Royal Collection Trust/© Her Majesty Queen Elizabeth II 2014
Jonah Under His Gourd
Jonah was sent by God to tell the sinful citizens of Nineveh that their city was to be destroyed utterly. The citizens repented and began to mend their ways, so God relented. This happy outcome unfortunately compromised Jonah’s credibility as a prophet. Furious, he took up a position outside the city waiting for the cataclysm that never came. ‘And the Lord God prepared a gourd,’ the story continues, ‘and made it to come up over Jonah, that it might be a shadow over his head, to deliver him from his grief...But God prepared a worm when the morning rose the next day and it smote the gourd that it withered. And it came to pass, when the sun did arise, that God prepared a vehement east wind; and the sun beat upon the head of Jonah, that he fainted, and wished in himself to die’. (Jonah 4: 6-8) The point of the giving and taking away of the gourd tree was that Jonah had learned to value it; should not God then value a city with 70,000 inhabitants?
Heemskerck paints the moment ‘when the morning rose the next day’: the entire scene is shrouded in an early morning mist that will clear to a day of intense heat. This veils the city so that its size and design can be only partially apprehended. This imprecision leaves the imagination to conceive a metropolis, described in the Bible as three days’ walk in diameter. The whole scene is in fact set in sixteenth-century Rome: the structure in the foreground is a Roman aqueduct of a type that could be seen surrounding the city on all sides (sections are visible to this day). The apparent oddity of the perspective is caused by the fact that the aqueduct divides into two above where Jonah sits, one branch heading off towards the city. The background loosely resembles the view down the Tiber near the Vatican, with the addition of a structure much like the Milvian bridge (from the outskirts of Rome) and a suggestion of the Castel S. Angelo on the left. A group of pen and ink drawings by Heemskerck survives, recording the monuments of ancient Rome; these were evidently executed on the spot in circumstances recorded in the background of his Self Portrait (Fitzwilliam Museum, Cambridge). Much of the architecture in the distance of this painting is fanciful and extravagant in order to evoke Nineveh, an ancient city more remote than Rome in time and location. However, using Rome as a starting point is an effective device: Heemskerck’s viewers will have known about (and perhaps experienced) sight-seers’ heat-stroke; it must have been easy for them to conceive of the catastrophe threatening Nineveh against the background of a city which, in the sixteenth century, was mostly rubble. Montaigne described Rome in 1581 as ‘no more than a sepulchre...dead, overthrown and mutilated’ and that sepulchre itself ‘for the most part buried’. Even the Roman aqueduct - dry, hot stone where once water flowed - is a powerful image of thirst and ruin.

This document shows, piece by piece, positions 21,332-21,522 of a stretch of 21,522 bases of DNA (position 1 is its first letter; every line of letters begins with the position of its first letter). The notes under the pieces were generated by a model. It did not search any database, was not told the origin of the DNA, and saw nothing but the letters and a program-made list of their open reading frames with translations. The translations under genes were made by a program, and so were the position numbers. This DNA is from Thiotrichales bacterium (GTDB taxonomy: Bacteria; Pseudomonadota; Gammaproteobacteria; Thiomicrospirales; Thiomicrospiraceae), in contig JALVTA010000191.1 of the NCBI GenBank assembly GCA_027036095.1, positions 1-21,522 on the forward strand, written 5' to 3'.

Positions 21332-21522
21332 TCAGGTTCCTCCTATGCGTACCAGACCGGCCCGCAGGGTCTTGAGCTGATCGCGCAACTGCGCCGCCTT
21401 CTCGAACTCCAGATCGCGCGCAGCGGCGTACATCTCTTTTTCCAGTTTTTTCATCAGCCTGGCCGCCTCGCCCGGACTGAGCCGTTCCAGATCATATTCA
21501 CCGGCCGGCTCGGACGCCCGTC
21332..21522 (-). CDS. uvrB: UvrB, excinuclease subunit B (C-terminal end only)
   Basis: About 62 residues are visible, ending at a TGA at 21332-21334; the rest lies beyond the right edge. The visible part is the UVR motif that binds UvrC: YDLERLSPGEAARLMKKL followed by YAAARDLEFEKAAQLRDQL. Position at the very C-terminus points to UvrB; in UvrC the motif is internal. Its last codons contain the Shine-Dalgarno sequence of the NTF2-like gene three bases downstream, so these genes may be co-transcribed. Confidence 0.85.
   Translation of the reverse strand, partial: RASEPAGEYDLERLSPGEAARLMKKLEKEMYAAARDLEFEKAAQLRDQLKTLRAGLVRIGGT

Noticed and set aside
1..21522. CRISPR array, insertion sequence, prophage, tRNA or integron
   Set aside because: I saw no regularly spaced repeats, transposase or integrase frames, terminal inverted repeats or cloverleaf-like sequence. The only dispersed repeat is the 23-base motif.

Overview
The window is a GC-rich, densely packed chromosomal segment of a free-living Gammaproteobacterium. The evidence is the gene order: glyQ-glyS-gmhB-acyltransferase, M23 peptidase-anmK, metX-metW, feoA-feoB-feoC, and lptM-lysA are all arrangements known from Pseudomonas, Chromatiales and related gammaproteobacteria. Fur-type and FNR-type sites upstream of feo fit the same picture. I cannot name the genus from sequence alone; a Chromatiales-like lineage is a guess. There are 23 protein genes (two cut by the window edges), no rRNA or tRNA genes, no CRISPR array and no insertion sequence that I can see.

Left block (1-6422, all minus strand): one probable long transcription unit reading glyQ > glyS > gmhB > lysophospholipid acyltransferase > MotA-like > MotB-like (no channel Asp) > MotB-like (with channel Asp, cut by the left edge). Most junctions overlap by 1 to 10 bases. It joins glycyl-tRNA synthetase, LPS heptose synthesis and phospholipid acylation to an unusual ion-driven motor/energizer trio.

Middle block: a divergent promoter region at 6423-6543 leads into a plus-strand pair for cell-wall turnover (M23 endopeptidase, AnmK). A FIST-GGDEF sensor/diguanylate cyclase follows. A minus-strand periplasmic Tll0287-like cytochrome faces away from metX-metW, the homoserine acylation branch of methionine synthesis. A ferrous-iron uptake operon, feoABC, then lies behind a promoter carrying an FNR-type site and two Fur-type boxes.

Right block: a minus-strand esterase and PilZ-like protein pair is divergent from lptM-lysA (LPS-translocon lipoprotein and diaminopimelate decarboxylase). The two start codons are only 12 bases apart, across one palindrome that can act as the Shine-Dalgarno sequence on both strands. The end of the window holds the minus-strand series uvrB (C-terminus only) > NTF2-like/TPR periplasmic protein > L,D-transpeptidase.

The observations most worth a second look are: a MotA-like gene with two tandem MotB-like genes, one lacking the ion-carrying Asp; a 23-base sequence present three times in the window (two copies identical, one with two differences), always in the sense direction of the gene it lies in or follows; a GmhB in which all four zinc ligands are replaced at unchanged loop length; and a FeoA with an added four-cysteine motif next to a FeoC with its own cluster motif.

This is a striking and somewhat eccentric image, where architecture, atmosphere and figure all contribute towards telling the story. An illusionistic cartolino appears to be stuck onto the surface of the painting with three spots of sealing wax, like the one in the Self Portrait. It must have been planned to contain a verse from the Bible - rather than the artist’s signature, which occurs elsewhere as if carved into the stone of the aqueduct.
Inscribed in bridge: 'Ao 1561 / Martynus Van Heemskerck / Inventor.'
Catalogue entry adapted from Bruegel to Rubens: Masters of Flemish Painting, London, 2007